prior conviction in legal terms the court could understand.” He argues that because
    
    of this failure his counsel’s performance “fell below a reasonably objective
    
    standard.”
    
          To prevail on an ineffective-assistance claim, a petitioner must show both
    
    that his counsel’s performance was deficient, and that this deficient performance
    
    prejudiced him. Strickland v. Washington, 
    466 U.S. 668
    , 687, 
    104 S. Ct. 2052
    ,
    
    2064 (1984). To establish deficient performance, a petitioner must show that
    
    counsel acted unreasonably in light of prevailing professional norms. Id. at 688,
    
    104 S.Ct. at 2065. In other words, “a petitioner must establish that no competent
    
    counsel would have taken the action that his counsel did take.” Chandler v. United
    
    States, 
    218 F.3d 1305
    , 1315–16 (11th Cir. 2000) (en banc).
    
          There is a “strong presumption that counsel’s conduct falls within the wide
    
    range of reasonable professional assistance,” and a reviewing court must make
    
    every effort “to eliminate the distorting effects of hindsight.” Strickland, 466 U.S.
    
    at 689, 104 S.Ct. at 2065. Additionally, “as an acknowledgment that law is no
    
    exact science, the rule that an attorney is not liable for an error of judgment on an
    
    unsettled proposition of law is universally recognized.” Smith v. Singletary, 170
    
    
                                               
    5 F.3d 1051
    , 1054 (11th Cir. 1999); see also Jones v. United States, 
    224 F.3d 1251
    ,
    
    1258 (11th Cir. 2000) (“[W]e are not prepared to say categorically that counsel’s
    
    failure to [preserve an argument] constituted prejudicial, ineffective nonfeasance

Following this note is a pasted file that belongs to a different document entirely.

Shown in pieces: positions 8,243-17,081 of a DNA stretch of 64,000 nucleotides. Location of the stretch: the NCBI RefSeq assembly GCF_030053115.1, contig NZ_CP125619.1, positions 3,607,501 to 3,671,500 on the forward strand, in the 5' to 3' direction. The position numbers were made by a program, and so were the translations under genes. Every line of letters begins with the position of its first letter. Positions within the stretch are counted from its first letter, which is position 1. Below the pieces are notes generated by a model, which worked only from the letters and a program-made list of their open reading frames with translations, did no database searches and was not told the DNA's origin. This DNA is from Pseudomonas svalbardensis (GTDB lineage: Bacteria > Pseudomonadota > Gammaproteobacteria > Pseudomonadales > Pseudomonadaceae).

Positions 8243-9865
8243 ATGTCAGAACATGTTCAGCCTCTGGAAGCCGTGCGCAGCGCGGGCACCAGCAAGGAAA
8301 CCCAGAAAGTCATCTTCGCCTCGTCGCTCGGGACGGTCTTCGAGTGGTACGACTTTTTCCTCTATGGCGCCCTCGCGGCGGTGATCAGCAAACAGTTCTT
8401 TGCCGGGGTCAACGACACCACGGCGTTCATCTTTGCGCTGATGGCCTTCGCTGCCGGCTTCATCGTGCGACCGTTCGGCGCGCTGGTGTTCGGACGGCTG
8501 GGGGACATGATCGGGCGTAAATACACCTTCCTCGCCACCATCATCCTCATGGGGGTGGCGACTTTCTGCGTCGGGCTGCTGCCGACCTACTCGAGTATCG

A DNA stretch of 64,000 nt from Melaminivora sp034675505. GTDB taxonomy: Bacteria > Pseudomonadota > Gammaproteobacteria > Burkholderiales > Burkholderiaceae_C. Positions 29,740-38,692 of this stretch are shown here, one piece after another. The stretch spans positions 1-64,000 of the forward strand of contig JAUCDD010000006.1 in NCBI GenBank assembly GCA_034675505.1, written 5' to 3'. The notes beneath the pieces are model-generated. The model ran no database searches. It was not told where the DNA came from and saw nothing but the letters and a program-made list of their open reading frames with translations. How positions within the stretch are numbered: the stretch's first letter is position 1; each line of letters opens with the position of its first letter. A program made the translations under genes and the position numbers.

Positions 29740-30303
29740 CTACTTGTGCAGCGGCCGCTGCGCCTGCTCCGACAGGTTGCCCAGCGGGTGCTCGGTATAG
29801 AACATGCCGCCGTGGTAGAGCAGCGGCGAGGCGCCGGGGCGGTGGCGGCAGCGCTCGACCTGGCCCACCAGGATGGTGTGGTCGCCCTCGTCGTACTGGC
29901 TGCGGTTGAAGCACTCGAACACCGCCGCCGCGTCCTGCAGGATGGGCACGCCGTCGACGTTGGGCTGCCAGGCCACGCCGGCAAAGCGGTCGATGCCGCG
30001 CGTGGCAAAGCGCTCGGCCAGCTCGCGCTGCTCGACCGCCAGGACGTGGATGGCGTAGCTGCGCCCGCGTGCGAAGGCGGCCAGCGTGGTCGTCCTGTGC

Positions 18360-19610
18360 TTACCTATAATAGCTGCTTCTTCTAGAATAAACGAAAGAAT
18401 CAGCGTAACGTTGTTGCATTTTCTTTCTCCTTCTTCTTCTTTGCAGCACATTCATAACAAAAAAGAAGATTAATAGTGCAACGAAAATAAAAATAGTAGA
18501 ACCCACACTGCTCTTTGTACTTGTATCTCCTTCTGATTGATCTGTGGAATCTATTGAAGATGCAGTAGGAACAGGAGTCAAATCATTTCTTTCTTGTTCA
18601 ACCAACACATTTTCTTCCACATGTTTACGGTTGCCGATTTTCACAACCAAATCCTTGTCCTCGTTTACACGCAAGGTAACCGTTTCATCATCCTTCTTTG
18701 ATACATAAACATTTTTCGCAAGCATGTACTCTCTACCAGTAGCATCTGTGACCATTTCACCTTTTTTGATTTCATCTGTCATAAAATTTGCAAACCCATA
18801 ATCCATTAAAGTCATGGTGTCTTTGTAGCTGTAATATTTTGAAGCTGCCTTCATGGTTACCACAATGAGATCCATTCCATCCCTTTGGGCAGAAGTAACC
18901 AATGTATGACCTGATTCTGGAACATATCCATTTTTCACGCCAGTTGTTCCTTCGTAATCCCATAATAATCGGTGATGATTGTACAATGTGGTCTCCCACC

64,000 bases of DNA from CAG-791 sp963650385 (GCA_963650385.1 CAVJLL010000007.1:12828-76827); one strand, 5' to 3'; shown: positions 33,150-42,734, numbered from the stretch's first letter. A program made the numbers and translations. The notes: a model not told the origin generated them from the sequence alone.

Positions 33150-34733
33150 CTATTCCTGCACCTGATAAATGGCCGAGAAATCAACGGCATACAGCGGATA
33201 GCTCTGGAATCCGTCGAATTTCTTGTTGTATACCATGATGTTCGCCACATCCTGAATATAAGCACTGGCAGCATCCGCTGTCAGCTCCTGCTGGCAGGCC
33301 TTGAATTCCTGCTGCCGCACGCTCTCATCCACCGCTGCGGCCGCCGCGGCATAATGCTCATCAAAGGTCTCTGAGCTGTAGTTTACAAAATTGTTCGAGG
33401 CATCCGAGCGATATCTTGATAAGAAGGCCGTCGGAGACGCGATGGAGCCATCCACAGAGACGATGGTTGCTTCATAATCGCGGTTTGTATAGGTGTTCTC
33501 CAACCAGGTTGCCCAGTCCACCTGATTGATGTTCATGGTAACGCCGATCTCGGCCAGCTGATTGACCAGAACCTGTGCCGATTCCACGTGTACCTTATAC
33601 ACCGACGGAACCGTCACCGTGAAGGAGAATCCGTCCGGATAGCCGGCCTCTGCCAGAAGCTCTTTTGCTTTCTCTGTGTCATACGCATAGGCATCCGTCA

while the law was still unsettled.”). We need not address the prejudice prong if the
    
    defendant has not established deficient performance. Strickland, 466 U.S. at 697,
    
    104 S.Ct. at 2069.
    
           Under the career offender guideline a defendant is sentenced as a career
    
    offender if, among other requirements, he has at least two prior felony convictions
    
    of either a “crime of violence” or a “controlled substance offense.” U.S.S.G. §
    
    4B1.1(a). A “crime of violence” is defined in relevant part as: “any offense under
    
    federal or state law . . . that . . . is burglary of a dwelling, arson, or extortion,
    
    involves use of explosives, or otherwise involves conduct that presents a serious
    
    potential risk of physical injury to another.” U.S.S.G. § 4B1.2(a)(2) (emphasis
    
    added). When considering the enumerated offenses under § 4B1.2(a)(2), the
    
    district court must consider determine whether the state statute of conviction falls
    
    within the generic definition of the offense independent of the labels used by
    
    various states’ criminal codes. See Taylor v. United States, 
    495 U.S. 575
    , 592, 
    110 S. Ct. 2143
    , 2155 (1990).
    
           At the time of Guyton’s sentence hearing in 2006, the Supreme Court had
    
    
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    generically defined extortion in contexts other than U.S.S.G. § 4B1.2(a)(2) as
    
    “obtaining something of value from another with his consent induced by the
    
    wrongful use of force, fear, or threats.” Scheider v. Nat’l Org. for Women, Inc.,
    
    
    537 U.S. 393
    , 409–10,